Jan 8, 2016 | By Benedict

London, U.K. based research and technology organization Lloyd’s Register has launched a set of goal-based additive manufacturing guidance notes to industry. The certification framework aims to give operators and manufacturers in the energy and marine industries confidence in 3D printed metal components.

Most manufacturers will be at least vaguely familiar with 3D printing and its associated products, but many remain skeptical about the overall reliability of 3D printed components, because of the relative newness of the technology and the wide gulf in quality seen in 3D printed products on the market. This doubt prevents some manufacturers from choosing additive manufacturing as a legitimate business solution, even when it could provide significant advantages.

To give confidence to operators and manufacturers in the energy and marine industries, Lloyd’s Register, together with engineering research and technology firm TWI, devised a set of guidelines to help businesses harness the power of 3D printing technology.

“AM will have a major impact in the oil and gas industry in the next five years,” said Chris Chung, Head of Strategic Research at Lloyd’s Register Energy. “That is why last year, together with TWI and a number of industry partners, we brought together research and development efforts with real-world AM practices. Our new certification guidelines, launched [January 7, 2016] to industry, are already being used by companies in this joint industry project to gain early certification of AM components.”

The Lloyd’s Register certification framework for additive manufacturing has been designed to mitigate industry skepticism, and acts as a stabilizing force for quality and safety. It is hoped that the guidelines will support the long-term sustainability of the energy and marine industries.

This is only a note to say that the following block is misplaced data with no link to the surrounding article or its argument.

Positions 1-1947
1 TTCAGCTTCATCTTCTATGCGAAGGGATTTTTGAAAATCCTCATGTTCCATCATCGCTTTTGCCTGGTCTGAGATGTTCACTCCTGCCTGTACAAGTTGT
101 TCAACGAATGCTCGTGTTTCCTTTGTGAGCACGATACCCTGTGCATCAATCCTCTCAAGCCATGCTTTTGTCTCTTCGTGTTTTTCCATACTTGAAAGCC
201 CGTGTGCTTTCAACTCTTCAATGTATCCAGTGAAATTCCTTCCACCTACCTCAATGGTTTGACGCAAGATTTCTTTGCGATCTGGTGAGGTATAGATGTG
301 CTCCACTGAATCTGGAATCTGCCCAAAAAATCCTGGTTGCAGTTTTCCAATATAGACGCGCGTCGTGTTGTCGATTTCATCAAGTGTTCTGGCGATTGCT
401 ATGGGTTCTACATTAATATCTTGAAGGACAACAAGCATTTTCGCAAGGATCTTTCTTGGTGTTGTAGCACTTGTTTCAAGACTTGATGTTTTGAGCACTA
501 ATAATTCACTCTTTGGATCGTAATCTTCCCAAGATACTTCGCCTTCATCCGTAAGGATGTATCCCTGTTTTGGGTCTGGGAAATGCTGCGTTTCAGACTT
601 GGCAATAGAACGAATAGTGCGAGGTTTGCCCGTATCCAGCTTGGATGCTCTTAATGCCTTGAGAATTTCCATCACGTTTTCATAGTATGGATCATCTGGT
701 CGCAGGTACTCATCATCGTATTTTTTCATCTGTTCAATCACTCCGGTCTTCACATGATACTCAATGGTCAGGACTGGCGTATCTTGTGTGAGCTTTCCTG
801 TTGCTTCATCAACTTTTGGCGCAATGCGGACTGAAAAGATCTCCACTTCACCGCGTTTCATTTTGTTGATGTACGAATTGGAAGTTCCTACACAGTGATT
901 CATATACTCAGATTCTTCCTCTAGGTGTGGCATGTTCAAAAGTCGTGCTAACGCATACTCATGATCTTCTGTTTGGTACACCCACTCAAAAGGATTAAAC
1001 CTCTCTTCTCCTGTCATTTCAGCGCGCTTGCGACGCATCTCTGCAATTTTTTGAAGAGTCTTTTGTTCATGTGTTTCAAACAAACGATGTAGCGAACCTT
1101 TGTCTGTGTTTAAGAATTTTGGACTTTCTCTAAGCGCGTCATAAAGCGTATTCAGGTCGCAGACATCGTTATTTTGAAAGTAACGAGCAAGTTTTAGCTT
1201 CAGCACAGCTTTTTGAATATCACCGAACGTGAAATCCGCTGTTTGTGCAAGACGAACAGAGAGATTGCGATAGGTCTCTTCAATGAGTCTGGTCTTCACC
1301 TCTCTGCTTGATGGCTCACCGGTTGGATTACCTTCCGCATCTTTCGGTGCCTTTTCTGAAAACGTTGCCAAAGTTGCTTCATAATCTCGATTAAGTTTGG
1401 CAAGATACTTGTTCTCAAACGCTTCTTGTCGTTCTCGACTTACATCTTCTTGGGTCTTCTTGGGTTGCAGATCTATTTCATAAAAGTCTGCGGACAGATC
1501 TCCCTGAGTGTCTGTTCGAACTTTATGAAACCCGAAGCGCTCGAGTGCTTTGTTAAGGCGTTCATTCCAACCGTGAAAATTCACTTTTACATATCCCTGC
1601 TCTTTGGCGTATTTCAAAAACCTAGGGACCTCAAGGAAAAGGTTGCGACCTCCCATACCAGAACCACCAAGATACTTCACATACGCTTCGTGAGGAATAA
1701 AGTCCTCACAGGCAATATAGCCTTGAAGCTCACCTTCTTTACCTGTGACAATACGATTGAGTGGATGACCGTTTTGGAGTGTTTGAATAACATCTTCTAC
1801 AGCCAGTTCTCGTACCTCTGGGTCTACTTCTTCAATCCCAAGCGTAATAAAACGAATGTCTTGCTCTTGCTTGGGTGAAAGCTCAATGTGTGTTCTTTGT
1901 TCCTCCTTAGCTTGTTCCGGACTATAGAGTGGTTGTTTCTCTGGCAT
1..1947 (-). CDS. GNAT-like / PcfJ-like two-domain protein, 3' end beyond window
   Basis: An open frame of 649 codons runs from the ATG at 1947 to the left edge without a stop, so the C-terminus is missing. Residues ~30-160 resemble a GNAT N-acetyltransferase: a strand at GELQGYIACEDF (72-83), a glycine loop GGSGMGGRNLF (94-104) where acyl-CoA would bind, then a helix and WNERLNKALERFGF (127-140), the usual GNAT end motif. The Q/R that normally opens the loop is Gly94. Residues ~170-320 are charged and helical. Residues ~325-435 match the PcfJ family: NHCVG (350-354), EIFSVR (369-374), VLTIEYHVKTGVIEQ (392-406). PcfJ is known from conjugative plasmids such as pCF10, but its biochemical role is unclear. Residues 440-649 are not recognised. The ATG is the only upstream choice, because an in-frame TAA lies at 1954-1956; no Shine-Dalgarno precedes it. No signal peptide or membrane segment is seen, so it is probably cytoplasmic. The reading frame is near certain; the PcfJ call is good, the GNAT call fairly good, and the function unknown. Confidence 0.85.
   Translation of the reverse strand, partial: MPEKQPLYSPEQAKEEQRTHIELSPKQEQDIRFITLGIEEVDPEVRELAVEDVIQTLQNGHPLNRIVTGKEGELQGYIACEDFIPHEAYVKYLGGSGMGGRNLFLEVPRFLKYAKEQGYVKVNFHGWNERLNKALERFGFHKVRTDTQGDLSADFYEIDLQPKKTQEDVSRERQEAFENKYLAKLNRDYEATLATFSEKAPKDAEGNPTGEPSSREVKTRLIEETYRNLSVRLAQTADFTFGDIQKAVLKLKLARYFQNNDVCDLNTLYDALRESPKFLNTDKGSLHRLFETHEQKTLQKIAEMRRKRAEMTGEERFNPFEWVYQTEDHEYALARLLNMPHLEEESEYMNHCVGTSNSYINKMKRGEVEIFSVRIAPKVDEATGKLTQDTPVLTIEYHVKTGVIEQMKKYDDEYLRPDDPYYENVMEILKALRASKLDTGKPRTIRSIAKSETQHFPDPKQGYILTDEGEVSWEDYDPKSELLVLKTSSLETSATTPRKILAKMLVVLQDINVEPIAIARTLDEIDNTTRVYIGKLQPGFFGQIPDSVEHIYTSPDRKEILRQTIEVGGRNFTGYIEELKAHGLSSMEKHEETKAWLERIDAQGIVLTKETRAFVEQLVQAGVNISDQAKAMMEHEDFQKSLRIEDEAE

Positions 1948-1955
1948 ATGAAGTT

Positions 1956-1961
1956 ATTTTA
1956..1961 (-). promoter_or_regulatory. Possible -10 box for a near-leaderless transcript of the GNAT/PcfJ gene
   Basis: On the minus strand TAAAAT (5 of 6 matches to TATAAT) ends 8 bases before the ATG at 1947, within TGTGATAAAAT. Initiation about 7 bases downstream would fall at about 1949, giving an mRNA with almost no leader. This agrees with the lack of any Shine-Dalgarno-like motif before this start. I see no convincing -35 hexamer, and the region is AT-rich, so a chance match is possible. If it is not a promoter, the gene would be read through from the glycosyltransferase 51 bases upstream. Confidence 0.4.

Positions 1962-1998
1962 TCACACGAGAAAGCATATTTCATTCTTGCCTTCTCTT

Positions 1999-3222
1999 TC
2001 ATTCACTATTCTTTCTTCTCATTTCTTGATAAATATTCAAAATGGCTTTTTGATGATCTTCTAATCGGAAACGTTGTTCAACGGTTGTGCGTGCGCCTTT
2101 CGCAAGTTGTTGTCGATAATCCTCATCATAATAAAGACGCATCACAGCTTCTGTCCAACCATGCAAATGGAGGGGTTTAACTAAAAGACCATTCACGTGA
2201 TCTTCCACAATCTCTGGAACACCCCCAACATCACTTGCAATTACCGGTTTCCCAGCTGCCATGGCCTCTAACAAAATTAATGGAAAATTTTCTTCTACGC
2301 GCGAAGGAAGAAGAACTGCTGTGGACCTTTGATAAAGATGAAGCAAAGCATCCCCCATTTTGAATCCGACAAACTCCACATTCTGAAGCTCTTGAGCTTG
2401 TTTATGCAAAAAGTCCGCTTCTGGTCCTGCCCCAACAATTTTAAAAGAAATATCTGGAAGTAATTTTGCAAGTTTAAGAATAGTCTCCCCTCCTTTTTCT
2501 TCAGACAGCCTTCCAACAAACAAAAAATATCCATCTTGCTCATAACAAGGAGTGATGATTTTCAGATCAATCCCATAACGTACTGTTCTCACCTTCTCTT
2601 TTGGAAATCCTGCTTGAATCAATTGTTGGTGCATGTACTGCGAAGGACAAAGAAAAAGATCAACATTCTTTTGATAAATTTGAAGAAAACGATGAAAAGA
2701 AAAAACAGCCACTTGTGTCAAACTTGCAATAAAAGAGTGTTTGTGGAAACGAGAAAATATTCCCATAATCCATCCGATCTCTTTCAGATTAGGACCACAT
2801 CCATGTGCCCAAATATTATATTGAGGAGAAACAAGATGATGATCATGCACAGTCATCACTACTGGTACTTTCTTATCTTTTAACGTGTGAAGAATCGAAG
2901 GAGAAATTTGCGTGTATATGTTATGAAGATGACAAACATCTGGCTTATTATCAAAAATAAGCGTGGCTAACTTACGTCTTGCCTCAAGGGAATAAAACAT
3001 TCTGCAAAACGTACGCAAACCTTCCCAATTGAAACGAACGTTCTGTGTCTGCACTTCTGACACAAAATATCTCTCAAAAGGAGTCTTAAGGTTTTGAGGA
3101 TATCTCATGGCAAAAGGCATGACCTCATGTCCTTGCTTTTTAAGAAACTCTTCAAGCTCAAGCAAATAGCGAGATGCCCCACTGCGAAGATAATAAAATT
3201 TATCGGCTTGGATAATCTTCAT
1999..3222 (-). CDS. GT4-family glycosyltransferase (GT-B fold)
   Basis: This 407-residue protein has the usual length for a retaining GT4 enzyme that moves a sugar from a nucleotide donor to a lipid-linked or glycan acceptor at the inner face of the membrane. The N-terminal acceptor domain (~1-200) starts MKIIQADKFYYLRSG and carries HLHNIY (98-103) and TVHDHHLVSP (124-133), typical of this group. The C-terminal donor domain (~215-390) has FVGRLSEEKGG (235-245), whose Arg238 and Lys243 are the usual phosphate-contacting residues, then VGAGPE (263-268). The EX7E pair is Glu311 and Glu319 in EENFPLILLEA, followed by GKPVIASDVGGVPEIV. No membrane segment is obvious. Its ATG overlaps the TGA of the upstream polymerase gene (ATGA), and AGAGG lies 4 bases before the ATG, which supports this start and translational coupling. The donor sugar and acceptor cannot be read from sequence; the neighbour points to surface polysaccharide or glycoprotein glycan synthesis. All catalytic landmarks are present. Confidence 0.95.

For example, Lloyd's Register's certification framework for AM metallic components provides a step-by-step approach to provide the necessary level of confidence and acts as a stabilising force for quality and safety. Roger Fairclough, Principal Project Leader at TWI says: "TWI has been involved in the research and development of additive manufacturing for over 15 years. It is increasingly obvious that the technology is now at a stage where its adoption in general engineering is technically possible and commercially viable."

“To enable full industrial take-up of the technology, it is essential that the certification and validation procedures used for conventional manufacturing processes are extended and, if necessary, modified to suit additive manufacturing,” said Fairclough. “This joint industry project between Lloyd’s Register and TWI will bridge this gap for the project participants and enable them to bring AM parts quickly and safely into the industrial marketplace.”

Lloyd’s Register and TWI both see additive manufacturing as an invaluable tool for businesses in the energy and marine industries. "In the oil and gas sector, cost savings and efficiency gains are crucial to restore competitiveness and increase investor confidence. The use of AM components would expedite this, and the introduction of AM certification will qualify competency and improve the safety of components and equipment used to replace worn or decommissioned parts." writes the company.

In the marine industry too there is a move to assess this new technology. Commenting on the implications of AM, Luis Benito, Marketing Director, Lloyd's Register Marine: "AM will have implications for global industry, trade and shipping as well as ship operations. It is important that we can help drive best practice as AM is adopted around the world.

The new additive manufacturing certification framework has been supported by high-profile names such as Rolls-Royce. “The consistent approach and standards for component certification provided by this project will be a significant step forward in proving to our customer the industrial viability of components made using the latest AM techniques,” said Derek Jones from the Research and Technology program within Rolls-Royce’s Nuclear business.

If the certification framework garners enough support, its implementation could boost industry confidence in 3D printing technology and 3D printed products, giving further opportunities to 3D printing companies in the energy and marine industries.



Posted in 3D Printing Technology



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